How much aircon gas does my car take?

Different makes and models will have different systems, so there is no universal answer. However, when you regas your aircon, you should use a gauge to tell you when the system is full. An aircon regas kit will provide all the refrigerant you need.


What gas is in my car aircon?

There are two types of refrigerant gas: R134a and HFO-1234yf. If your car was manufactured before January 2017, it probably uses the old gas, R134a. Cars manufactured after January 2017 use HFO-1234yf, which is better for the environment because it produces 98% less climate-damaging pollutants.

Everything you need to know about aircon kits for cars

You can buy car aircon regas kits for anywhere between £50-£100, which means, in some cases, it would be cheaper to book a professional aircon regas technician. The kits come with a can of refrigerant gas and a charging hose with a gauge to measure the pressure. Some may also include a can of O-Ring and a seal conditioner to prevent leaks.

How do AC recharge kits work?

AC recharge kits have all the necessary equipment to refill your aircon system with new refrigerant. Some kits may contain refrigerant with a sealing agent to patch any leaks. 

The instructions further up in this guide explain how to use a recharge kit.

Alternative option: portable aircon for car

You could also consider buying a portable aircon unit if your car doesn't have air conditioning. You can get aircon units that plug into a car’s cigarette lighter, a USB port or even ones that are battery-powered. Usually, they cost between £30-£100.

iStock-portable aircon

How to clean the aircon in your car

You will need:

  • Fine brush

  • Vacuum cleaner

  • Air compressor 

  • Refrigerant

  • Manifold gauges

  • AC recovery machine

  • New cabin air filter

  • A cleaning product of your choice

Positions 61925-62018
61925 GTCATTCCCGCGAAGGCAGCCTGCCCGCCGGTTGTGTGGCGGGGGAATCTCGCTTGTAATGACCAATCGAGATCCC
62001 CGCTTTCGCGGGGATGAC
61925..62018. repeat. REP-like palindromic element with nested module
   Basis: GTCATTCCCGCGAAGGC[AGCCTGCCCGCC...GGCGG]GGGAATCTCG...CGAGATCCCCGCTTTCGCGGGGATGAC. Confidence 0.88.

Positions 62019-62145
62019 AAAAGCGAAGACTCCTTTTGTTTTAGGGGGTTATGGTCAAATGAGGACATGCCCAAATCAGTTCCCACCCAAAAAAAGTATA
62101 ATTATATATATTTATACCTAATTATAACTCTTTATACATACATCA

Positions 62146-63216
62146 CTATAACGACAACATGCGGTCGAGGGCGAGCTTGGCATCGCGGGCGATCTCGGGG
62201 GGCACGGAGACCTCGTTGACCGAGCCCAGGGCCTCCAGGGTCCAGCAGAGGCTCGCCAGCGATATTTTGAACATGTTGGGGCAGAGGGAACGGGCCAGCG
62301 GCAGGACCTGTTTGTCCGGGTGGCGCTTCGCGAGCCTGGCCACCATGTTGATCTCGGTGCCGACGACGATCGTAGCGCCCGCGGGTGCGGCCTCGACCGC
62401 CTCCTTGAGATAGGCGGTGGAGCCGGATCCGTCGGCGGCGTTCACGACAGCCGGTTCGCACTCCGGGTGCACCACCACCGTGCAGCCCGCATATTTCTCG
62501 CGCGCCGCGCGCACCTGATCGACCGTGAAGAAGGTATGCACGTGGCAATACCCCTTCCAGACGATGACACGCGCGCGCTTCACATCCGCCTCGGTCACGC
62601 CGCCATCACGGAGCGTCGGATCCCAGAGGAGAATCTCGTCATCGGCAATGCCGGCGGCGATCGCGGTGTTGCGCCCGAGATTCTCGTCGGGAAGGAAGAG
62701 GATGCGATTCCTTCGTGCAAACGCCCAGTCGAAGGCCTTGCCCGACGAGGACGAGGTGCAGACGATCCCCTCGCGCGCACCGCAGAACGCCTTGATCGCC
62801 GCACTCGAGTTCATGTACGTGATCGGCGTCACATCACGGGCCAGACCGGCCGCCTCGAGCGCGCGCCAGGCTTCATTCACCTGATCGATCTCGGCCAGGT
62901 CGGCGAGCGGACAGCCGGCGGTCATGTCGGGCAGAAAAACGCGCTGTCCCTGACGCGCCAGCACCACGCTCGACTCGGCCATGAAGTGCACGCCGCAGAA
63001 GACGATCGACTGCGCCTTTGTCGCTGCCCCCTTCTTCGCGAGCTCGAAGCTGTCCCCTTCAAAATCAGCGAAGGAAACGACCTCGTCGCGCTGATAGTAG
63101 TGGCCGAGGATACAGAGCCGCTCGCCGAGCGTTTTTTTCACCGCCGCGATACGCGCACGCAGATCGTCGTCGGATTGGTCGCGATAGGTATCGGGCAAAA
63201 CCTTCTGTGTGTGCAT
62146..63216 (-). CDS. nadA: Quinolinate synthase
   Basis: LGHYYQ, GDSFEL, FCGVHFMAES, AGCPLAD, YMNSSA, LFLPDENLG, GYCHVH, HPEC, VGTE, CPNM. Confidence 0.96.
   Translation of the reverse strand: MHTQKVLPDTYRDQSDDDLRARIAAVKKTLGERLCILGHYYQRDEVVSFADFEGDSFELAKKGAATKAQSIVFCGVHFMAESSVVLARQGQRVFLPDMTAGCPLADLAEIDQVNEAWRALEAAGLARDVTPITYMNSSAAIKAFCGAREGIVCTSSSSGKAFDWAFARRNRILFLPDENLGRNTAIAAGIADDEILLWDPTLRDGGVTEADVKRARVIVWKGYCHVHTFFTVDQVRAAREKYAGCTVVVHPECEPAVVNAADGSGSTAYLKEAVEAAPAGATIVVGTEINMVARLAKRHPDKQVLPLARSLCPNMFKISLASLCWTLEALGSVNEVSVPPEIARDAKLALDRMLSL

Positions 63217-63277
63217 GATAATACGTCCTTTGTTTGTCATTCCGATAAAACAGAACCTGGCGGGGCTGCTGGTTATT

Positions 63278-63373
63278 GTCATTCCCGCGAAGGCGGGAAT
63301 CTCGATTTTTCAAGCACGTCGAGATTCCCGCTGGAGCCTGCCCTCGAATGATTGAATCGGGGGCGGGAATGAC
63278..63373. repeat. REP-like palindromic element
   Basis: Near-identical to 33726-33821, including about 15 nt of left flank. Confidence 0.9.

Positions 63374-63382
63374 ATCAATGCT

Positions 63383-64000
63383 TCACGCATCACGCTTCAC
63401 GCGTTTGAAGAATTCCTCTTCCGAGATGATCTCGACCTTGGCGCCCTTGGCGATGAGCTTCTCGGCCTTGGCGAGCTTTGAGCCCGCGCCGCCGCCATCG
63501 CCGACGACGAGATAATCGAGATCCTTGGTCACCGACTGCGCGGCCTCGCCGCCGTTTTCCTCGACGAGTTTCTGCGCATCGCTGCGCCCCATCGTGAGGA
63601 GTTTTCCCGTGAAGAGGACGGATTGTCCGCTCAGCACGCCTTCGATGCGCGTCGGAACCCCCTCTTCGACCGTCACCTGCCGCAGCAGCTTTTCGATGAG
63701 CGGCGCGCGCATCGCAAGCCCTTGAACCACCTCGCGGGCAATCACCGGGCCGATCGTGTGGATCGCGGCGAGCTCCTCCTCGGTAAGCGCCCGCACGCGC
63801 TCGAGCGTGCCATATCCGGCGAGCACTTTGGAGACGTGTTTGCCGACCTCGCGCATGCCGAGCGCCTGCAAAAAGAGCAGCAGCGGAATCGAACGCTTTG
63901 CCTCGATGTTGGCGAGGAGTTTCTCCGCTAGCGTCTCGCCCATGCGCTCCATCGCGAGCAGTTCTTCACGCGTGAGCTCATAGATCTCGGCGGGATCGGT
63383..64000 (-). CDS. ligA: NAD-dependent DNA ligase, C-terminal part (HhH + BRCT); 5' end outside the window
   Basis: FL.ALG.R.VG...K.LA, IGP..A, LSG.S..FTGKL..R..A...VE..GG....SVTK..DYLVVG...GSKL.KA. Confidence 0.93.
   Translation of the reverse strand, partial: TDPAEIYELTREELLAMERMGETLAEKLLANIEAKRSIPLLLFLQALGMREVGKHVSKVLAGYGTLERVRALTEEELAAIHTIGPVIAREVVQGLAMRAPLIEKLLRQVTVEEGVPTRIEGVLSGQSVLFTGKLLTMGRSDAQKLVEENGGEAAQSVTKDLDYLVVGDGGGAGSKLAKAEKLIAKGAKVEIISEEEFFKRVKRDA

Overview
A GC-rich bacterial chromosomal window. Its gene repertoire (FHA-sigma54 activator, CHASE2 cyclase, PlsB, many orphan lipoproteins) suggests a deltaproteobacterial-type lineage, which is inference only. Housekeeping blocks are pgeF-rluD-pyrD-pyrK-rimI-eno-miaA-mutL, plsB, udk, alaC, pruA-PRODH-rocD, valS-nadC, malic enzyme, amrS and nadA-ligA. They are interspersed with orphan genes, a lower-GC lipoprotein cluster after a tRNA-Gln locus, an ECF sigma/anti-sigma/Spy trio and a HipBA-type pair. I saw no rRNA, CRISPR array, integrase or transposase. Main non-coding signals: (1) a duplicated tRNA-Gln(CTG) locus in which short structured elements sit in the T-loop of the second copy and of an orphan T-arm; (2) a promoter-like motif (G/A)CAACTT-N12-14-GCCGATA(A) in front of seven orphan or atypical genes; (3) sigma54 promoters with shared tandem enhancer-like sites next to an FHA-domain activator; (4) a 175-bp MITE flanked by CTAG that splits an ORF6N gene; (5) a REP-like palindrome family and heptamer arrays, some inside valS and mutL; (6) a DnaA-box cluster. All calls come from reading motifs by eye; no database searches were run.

iStock-cleaning aircon

Follow these steps.

  • Start by dusting each air vent with a microfibre brush or cloth. While doing this, hold a vacuum cleaner close to eliminate any dust and debris.

  • Spray cleaning product onto the vents you have just wiped to disinfect them.

  • Dry the vents once you have finished, preventing mould from growing.

  • Change the cabin air filter (your owner’s manual will explain its location).

  • Spray compressed air into the vents outside the vehicle while the ventilation system is running.

  • Take the refrigerant hose off both sides of the condenser.

  • Clean the condenser by shooting compressed air into the high side, forcing debris out of the outlet hole.

  • Remove the mounting brackets that secure the accumulator and the expansion valve.

  • Remove any debris.

  • You can now reassemble everything and put refrigerant back in the system following the instructions above.

If all that sounds too complicated, book your car in with a trained aircon technician who can clean the system to a professional standard.

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Written by Ellie

Ellie Author Pic

Ellie is WhoCanFixMyCar’s Content Writer. She has a BA in English literature from Durham University, a master’s degree in creative writing, and three years of experience writing in the automotive industry. She currently drives a Suzuki Swift.

Find Ellie on LinkedIn.